Infectious disease expert Dr. Gerald Evans says those who are still eligible for a third and fourth dose should take advantage and roll up their sleeves during the low-infection summer months.
“Now in 2022, although you still might get COVID, you’re probably not going to be very sick. You are less likely to transmit and ultimately that’s one of the ways we’re going to control the pandemic,” added Evans.
He expects another wave of COVID-19 to hit in late October to early November and that a booster may be made available for those younger than 60 who still aren’t eligible for a fourth dose.
“The best case scenario is a few more years of watching rises in cases, getting boosters to control things and ultimately getting out of it with this being just another coronavirus that just tends to cause a respiratory infection and worst-case scenario is a new variant where all the potential possibilities exist to have a big surge in cases and hopefully not a lot more serious illness,” said Evans.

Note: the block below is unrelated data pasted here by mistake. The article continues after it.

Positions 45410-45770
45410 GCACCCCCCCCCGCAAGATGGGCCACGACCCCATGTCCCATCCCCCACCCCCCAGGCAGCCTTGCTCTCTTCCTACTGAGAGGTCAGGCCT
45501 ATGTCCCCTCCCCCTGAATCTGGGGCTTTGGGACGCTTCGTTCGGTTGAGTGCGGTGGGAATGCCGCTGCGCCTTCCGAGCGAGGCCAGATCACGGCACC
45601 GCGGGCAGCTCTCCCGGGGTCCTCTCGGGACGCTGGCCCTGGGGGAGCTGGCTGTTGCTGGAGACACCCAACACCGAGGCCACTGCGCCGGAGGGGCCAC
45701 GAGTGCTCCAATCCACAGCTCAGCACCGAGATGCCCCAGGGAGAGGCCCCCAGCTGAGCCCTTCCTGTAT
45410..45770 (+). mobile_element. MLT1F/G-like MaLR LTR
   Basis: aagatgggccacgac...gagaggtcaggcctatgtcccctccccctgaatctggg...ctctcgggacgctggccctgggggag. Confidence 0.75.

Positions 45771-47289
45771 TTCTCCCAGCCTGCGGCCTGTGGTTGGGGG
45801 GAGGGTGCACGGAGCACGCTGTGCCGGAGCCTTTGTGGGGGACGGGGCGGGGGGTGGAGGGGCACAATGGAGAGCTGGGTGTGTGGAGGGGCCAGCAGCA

Public Health says they’re still waiting for direction from the province on what’s to come this fall.
“We’re expecting that we would see more age groups and younger age groups be eligible for more doses or boosters but about when those ages start, we have yet to have that confirmed,” said Larkin.
The last 18 months of vaccines paving the way for the new normal could mean a yearly COVID booster alongside the annual flu shot.
© 2022 Global News, a division of Corus Entertainment Inc.
Monkeypox detected in Norfolk County | TheSpec.com – Hamilton Spectator
The monkeypox virus has found its way to Norfolk County.
The health unit announced on Friday that a Norfolk resident has tested positive and is currently isolating at home.
Contacts of the infected resident have been notified, according to a media release from the health unit.